Surveillance and Privacy
The laws for surveillance in India and concerns over privacy
Amidst the controversy caused by Israeli spyware Pegasus, the Indian government has claimed that all interception in India takes place lawfully.
There is a need for a comprehensive data protection law to address the gaps in existing frameworks for surveillance in India. Critically Discuss.
● Communication surveillance in India takes place primarily under two laws — the Telegraph Act, 1885 and the Information Technology(IT) Act, 2000.
● While the Telegraph Act deals with interception of calls, the IT Act was enacted to deal with surveillance of all electronic communication, following the Supreme Court’s intervention in 1996.
About Telegraph Act,1885:
● Under Section 5(2) of the Telegraph Act, the government can intercept calls only in certain situations — the interests of the sovereignty and integrity of India, the security of the state, friendly relations with foreign states or public order, or for preventing incitement to the commission of an offence.
● At present, a Secretary to the Government of India in the Ministry of Home Affairs can pass orders of interception in the case of the Centre, and a secretary-level officer who is in charge of the Home Department can issue such directives in the case of a state government.
About IT Act, 2000:
● Under the IT Act, all electronic transmission of data can be intercepted.
● Apart from the restrictions provided in Section 5(2) of the Telegraph Act and Article 19(2) of the Constitution, Section 69 of the IT Act adds another aspect that makes it broader — interception, monitoring and decryption of digital information “for the investigation of an offence”.
Need for safeguards in existing frameworks for surveillance in India:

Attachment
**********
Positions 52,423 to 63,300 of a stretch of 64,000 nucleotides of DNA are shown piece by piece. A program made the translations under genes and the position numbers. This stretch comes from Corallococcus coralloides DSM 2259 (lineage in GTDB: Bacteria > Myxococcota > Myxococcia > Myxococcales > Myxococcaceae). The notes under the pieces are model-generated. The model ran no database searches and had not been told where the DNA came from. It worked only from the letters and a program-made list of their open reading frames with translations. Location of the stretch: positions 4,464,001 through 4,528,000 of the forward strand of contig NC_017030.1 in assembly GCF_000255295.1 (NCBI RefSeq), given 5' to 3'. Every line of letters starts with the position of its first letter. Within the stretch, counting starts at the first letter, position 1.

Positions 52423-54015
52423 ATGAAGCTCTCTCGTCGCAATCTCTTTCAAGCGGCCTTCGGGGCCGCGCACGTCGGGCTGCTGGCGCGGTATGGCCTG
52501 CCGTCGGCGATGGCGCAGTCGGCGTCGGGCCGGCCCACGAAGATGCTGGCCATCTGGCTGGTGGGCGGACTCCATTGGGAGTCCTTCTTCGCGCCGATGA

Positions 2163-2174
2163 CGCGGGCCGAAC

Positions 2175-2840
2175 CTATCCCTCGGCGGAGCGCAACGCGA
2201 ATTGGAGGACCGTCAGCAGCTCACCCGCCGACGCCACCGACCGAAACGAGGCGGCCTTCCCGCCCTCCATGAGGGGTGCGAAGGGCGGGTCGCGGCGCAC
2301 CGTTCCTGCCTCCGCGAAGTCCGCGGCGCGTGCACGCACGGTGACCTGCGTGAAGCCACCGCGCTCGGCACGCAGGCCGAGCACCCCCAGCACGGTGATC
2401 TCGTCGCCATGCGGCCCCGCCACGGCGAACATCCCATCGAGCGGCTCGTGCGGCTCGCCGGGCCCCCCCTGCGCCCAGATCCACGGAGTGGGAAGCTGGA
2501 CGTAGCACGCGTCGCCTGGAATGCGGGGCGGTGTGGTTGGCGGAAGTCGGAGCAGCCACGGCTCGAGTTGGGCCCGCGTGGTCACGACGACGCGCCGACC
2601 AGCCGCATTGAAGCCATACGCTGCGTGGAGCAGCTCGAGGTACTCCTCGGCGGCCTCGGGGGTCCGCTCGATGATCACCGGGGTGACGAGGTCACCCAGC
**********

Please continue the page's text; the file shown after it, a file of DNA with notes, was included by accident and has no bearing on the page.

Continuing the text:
● In 2012, the Planning Commission and the Group of Experts on Privacy Issues headed by former Delhi High Court Chief Justice A P Shah were tasked with identifying the gaps in laws affecting privacy.
➢ On surveillance, the committee pointed out divergence in laws on permitted grounds, “type of interception”, “what can be intercepted”, the degree of assistance from service providers, and the “destruction and retention” of intercepted material.
● Although the grounds of selecting a person for surveillance and the extent of information gathering has to be recorded in writing, the wide reach of these laws has not been tested in court against the cornerstone of fundamental rights.
● India does not have comprehensive privacy legislation. Limited data protection standards can be found under section 43A and associated Rules in the Information Technology Act 2000.
● International obligations: India has ratified the International Covenant on Civil and Political Rights (‘ICCPR’).
➢ Article 17 of the ICCPR provides that “no one shall be subjected to arbitrary or unlawful interference with his privacy, family, home or correspondence, nor to unlawful attacks on his honour and reputation”.
● There is absence of judicial authorisation for surveillance orders. In India, neither the Telegraph Act nor the Information Technology Act provides for judicial authorisation or oversight of surveillance.
● India currently lacks a mechanism for comprehensive and independent oversightof state surveillance.
India should adopt and enforce a comprehensive data protection legal framework that meets international standards and establish an independent data protection authority as envisaged in the Personal Data Protection Bill 2019 and in recommendations of the Justice Srikrishna Committee.